Spiny-tailed Lizards of North Africa and the Middle East
have spiny tails used for defence and flat bodies with loose
skin which enable them to hide in narrow rock crevices. This Spiny-tailed
has 3 subspecies in 3 non-contiguous geographic regions: the
nominal Uromastyx dispar dispar (above left), U. d. flavifasciata
(above centre) and U. d. maliensis (above right).
The nominal Sudan Spiny-tailed (above) is native to sandy
deserts of some of Sudan and some of neighbouring Chad.
The Flavifasciata Spiny-tailed Lizard is native to desert of
western Sahara and southwestern Algeria. Some treat it as a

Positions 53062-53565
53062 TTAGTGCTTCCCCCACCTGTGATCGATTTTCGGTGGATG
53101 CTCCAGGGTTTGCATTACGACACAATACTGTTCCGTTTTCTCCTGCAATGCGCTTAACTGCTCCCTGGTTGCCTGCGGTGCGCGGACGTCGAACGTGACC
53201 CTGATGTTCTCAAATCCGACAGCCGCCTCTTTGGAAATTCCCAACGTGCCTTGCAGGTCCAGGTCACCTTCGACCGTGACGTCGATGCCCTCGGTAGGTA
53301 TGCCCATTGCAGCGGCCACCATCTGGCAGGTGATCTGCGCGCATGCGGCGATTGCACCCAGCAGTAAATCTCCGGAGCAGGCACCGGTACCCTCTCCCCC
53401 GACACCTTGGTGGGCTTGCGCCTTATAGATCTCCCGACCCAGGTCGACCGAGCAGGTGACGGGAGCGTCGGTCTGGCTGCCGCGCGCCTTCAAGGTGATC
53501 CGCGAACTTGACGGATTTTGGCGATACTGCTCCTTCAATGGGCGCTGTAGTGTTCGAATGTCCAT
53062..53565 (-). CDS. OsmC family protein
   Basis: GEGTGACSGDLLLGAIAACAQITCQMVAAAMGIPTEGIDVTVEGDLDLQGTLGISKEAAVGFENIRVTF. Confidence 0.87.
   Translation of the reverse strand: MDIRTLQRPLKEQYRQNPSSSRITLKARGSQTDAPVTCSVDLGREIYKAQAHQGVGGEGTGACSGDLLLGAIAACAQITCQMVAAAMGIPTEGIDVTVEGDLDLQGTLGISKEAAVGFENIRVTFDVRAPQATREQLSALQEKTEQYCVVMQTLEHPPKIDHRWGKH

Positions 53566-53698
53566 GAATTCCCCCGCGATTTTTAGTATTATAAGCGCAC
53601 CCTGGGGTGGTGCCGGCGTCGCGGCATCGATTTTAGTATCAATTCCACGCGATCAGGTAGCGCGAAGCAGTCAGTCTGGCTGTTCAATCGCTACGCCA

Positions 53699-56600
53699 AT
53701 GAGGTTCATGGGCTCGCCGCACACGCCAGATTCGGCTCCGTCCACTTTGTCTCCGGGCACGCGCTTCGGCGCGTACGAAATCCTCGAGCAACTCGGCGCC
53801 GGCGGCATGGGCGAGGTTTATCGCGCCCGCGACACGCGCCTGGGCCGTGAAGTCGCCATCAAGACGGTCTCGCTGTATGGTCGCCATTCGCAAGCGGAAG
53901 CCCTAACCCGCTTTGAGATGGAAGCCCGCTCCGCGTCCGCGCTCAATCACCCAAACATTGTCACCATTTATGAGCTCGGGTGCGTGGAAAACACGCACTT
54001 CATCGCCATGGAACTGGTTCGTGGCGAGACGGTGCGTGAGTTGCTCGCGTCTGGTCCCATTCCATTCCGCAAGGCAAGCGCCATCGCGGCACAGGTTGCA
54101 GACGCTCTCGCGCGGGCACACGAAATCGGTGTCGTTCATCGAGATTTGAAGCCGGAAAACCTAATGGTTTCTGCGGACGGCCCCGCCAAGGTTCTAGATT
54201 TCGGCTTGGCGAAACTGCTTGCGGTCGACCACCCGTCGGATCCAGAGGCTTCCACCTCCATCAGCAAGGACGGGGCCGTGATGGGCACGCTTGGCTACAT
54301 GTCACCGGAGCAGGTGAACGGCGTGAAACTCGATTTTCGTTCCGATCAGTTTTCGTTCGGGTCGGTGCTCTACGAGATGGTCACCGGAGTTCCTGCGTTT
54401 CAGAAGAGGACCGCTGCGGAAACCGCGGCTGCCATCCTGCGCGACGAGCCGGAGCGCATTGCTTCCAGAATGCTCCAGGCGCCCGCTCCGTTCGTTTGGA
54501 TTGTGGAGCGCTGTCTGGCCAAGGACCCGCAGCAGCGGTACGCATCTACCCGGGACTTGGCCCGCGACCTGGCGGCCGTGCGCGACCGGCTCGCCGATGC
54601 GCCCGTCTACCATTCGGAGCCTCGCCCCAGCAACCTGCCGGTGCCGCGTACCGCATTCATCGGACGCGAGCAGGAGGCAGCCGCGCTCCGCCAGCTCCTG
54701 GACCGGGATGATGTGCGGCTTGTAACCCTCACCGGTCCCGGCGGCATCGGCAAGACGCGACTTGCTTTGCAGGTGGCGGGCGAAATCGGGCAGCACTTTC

separate species: Uromastyx flavifasciata.
The Latin name "flavifasciata" means
"yellow-banded", referring to the 4-5 light-coloured bands
on the lizard's back (not always clearly visible) .
The Mali Spiny-tailed, as expected, is native to deserts of
Mali and also to southern Algeria and possibly part of
The larger male, whose back becomes yellow and patterned in
the breeding season, can grow to a length of 15 inches.
Adult spiny-tails are mainly herbivorous and can regulate
body temperature by turning darker (cold) or lighter (hot).